A life of servant leadership

In The Great Learning, Confucius said “to become a leader one must first become a human being.” Peter Senge believes that Confucius’s statement means little today because we have lost the sense of our life’s journey as one of becoming a human being.

I believe that the results of this election make one thing very clear – the Maltese people want a leadership that matters

And, with that loss, we have lost the foundation of lived experience for development as leaders.

The results of the general election go a long way to show that a large section of the electorate is in search of a leadership that respects people as people.

For far too long many people have witnessed first-hand an abuse of power; of a small group of people who used their positional authority to make inroads for personal gain and not really for the so-called ‘common good’.

As Desmond Zammit Marmarà noted “accountability of government ministers was non-existent… breaches of ethics and improper behaviour went unpunished. Transparency was lacking…” (The Times, Monday March 11).

The call is for good governance, and as Professor Joe Pirotta noted, the election was also lost on this level. Now the challenge is for the new Government, which may easily run the risk, especially with the passage of time, to fall into the trap of its predecessors – of abuse of power, on clientelism and a profound loss of purposefulness – to live up to its words.

The newly appointed Prime Minister talks of humility, of remaining connected. Time will be the true test.

Jules Ormont said “a great leader never sets himself above his followers except in carrying responsibilities.” If you are in a leadership position, do not rely on your title to convince people to follow you.

I look forward to living and working in a context where the role of ethics in the conduct of politics, business and the professions receives its due attention.

This pushes to the forefront the moral obligations of leaders.

The core of servant leadership is quite simple: authentic, ethical leaders, those we trust and want to follow, are servants first. This, as Don Frick notes, “is a matter of intent, action, skills, capacities, and being. A servant-leader stands in sharp contrast to the person who wants to be a leader first and then, after clawing his or her way to the top, decides to perform acts of service.”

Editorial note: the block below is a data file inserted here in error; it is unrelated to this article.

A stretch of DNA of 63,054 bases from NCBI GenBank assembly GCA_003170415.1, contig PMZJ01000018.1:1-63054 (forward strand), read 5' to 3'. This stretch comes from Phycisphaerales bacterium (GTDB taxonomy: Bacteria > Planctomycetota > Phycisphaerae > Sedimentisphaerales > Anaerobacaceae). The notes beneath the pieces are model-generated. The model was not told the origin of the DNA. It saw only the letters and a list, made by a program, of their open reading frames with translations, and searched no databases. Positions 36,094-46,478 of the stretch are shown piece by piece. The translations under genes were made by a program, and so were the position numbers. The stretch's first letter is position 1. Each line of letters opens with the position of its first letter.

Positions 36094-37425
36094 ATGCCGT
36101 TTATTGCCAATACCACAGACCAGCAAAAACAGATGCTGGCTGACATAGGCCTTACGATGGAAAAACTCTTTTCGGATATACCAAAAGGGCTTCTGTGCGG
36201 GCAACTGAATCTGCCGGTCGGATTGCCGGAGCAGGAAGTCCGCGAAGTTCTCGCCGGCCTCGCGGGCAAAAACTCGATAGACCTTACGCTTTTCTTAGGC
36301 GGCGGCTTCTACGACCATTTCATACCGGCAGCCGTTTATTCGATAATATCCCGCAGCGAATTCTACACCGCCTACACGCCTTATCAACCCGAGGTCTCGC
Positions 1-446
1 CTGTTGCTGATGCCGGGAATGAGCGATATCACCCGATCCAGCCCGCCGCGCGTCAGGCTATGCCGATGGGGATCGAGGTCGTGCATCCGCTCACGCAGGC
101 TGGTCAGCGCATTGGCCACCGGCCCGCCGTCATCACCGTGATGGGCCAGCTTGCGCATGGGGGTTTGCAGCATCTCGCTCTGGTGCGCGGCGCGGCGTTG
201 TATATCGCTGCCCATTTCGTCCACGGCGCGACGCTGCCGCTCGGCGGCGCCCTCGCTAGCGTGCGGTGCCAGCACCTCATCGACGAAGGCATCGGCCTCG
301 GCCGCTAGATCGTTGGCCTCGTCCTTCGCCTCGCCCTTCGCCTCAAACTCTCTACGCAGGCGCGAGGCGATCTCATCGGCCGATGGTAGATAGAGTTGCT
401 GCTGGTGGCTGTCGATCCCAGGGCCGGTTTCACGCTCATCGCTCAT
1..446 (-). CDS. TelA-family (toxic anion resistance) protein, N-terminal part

Servant leadership goes beyond individuals. A servant leader is not meant to be a slave or martyr but one who consciously nurtures the mature growth of self, other people, institutions and communities.

Back in March 2011, I wrote in The Sunday Times: “Principles, beliefs and values are cardinal to life and central to our life as leaders. To walk the talk is not only a slogan but a way of living in which we assume the responsibility to live in communion with others. Integrity, authenticity and responsibility form the backbone of this communion. For this reason it is important that we live our daily lives, our daily encounters with passion and enthusiasm, being genuine, expressing respect, being humble and prepared to serve, expressing gratitude, creating opportunities for dialogue, collaboration and opportunities for on­going formation.”

I believe that the results of this election make one thing very clear – the Maltese people want a leadership that matters; a leadership that is exemplary in nature; one that abounds in a climate of respect, understanding and sacrifice.

The people want and deserve a leadership based on three main attributes: integrity, trustworthiness and authenticity. This is what has been lacking at various levels and institutions.

The critical issue will always be whose interests are we really looking at? We need to engage with our definition of leadership.

In my opinion, leadership is an avocation and a vocation. This implies loving what you get to do and get to care for and serving others. Think! What is the difference between an organisation and leadership that pays attention to everyone rather than one that only caters to a few? Think! What is the impact of telling your valued but overlooked employees that they work for an organisation that supports their desire to come together? Think! Why do you choose to serve and lead? Think! Why do you act in particular ways?

This will not be easy as we need to explore the mindscapes and epistemologies that routinely cover our perceptions and create our realities. The world is not always what we think it is.

This is because we get what we expect, and we expect what we believe to be true. One thing is certain: changing our minds about the leadership theories and practices that we currently believe in and that we currently use is difficult.

But this change has to come first, followed by an honest commitment to climb out of the box that now imprisons us.

This is the major challenge that awaits those wishing to make a difference for our country.

Christopher Bezzina is a former Education Permanent Secretary.


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